Firing positions

a soft rest such as a rucksack may be used, or else a bag or clothing may be helpful to pad rifle on a rock, while resting elbows on a bank or leaning against a wall, may improve stability


The purpose of this guide is to describe the basic shooting positions which will enable a steady aim. This guide links to others in the Firearms series.

the use of a bipod attached to the rifle may improve stability

Firing positions

  • Practice adopting and firing from different positions before shooting at live deer. Using an air rifle or .22 rifle can help check accuracy.
  • Wherever possible make use of shooting aids to improve your stability and accuracy; for example, rest against a tree, stick, bipod, bank or rolled up rifle case etc. Shooting free-standing or prone off the elbows with no rest should be avoided wherever possible.
  • In any firing position make sure that nothing touches the barrel or moderator when shooting.
  • If shooting with a bipod, avoid putting too much pressure on the bipod. The bipod should just support the rifle and should not be under any other strain.
  • If you intend to shoot from a high seat, practise firing from that type of platform and understand the effect of taking a shot from an elevated position (see Rifles and Ammunition and Shot Placement guides).
  • The following recommendations for firing positions are for a right-handed person − vice-versa for left-handed.


  • Angle the body to the left of the axis of the rifle and keep as much of it in contact with the ground as possible. It may be more comfortable and stable to bring the right knee up, rather than keep the leg straight.
  • Use a bipod if available, or put a soft rest under the front hand or under the rifle fore-end. Shoot off of elbows only where there is no alternative.
  • Pull the rifle firmly into the shoulder with the right hand, and bend the left arm across the chest so that the hand supports the right elbow or the toe of the stock, thus forming a stable ‘triangle’ of support.


  • Either cross your legs or dig your heels into the ground with legs apart; face slightly to the right of the target. Rest both elbows on the inside of your knees and use a stick (or extended bipod) to steady the rifle fore-end if possible.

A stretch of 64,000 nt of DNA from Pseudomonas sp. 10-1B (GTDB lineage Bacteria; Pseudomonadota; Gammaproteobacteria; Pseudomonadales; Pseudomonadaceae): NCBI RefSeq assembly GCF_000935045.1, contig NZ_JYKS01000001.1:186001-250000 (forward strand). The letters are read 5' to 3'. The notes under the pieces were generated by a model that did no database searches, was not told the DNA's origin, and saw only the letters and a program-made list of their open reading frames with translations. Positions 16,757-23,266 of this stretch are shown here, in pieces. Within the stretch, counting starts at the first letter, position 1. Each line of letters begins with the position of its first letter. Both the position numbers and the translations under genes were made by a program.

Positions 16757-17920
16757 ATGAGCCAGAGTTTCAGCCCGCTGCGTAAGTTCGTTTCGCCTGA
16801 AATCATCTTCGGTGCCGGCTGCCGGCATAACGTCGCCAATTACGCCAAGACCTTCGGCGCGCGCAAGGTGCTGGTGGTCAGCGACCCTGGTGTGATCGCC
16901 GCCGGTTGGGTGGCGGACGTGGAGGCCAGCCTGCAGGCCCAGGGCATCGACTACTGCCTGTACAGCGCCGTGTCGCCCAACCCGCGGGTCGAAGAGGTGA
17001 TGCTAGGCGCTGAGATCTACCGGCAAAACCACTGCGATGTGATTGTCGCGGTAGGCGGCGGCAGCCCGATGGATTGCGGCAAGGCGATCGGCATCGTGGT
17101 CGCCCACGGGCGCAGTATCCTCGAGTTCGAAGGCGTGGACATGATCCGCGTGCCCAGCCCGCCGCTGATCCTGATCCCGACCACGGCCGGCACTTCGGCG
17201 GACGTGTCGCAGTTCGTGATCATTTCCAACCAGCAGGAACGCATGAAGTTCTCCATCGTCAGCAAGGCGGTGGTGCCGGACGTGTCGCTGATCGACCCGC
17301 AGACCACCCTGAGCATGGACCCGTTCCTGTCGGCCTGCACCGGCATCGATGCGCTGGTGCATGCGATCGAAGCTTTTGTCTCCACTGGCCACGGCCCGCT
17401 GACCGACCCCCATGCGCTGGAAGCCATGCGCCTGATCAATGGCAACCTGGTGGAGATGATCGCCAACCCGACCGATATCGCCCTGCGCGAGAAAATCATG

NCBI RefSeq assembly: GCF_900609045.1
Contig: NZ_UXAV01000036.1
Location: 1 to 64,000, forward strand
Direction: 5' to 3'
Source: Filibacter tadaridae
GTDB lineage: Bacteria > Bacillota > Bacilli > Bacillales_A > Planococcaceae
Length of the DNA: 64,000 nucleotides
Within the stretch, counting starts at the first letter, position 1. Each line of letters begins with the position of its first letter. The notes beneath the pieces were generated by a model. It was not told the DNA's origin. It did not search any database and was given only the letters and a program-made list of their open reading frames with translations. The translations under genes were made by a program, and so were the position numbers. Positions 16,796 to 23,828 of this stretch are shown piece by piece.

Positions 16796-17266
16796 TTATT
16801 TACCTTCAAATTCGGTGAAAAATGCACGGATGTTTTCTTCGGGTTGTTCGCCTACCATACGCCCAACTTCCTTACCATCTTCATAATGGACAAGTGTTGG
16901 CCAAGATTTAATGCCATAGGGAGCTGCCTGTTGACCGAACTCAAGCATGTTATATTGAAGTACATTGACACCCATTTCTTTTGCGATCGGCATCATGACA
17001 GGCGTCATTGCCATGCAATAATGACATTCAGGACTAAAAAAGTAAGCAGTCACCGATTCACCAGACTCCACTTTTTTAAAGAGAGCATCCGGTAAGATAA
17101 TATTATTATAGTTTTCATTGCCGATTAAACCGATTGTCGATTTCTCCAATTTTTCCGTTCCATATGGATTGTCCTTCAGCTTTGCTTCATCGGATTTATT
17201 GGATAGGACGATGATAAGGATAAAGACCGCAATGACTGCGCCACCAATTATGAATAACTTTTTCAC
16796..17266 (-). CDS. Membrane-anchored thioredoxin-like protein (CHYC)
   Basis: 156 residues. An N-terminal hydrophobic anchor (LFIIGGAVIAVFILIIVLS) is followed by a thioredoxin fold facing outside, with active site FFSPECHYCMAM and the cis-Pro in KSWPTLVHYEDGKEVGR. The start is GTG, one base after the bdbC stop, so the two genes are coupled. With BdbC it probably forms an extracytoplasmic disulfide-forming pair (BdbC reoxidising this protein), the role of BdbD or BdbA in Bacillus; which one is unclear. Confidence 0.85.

when sitting lock your elbows into your knees. NOTE: left hand should support sticks and rifle; shooting free-standing should be avoided where possible. When using sticks keep them perpendicular to increase stability


  • Kneel down sitting on the heel of your right foot, with your right knee on the ground. Rest left elbow on the left knee, whilst keeping your other elbow under the rifle or locked against the body. Use a stick (or extended bipod) to steady your front hand/rifle where possible.


  • Face slightly to the right of the target keeping the body upright with a relaxed stance. Using sticks greatly increases stability, try to keep them upright but moving slightly forward or back can enable fine adjustments to the up/down position of the aim.
  • If you have no stick, keep your left arm under the rifle and rest the rifle on your hand. Try to lock both arms against your chest. Be positive about the shot and try not to remain in the aim position for too long.


  • Use a soft rest under your left hand or the fore-end if leaning on something like a wall. If a tree or post is being used, never rest the rifle barrel against it. It is often steadier to lean your body against the tree and use a stick (or better 2 sticks) to support the rifle fore-end.

High seats and vehicles

  • In a high seat or shooting cage, rest across a corner if possible, rather than only resting the rifle on the front rail with no other support (for right handers the right hand corner is easiest). A soft pad can easily be made from material such as water-pipe insulation and taped over the shooting rail. A soft pad or bean bag can be used on the vehicle roof or fitted to the vehicle frame.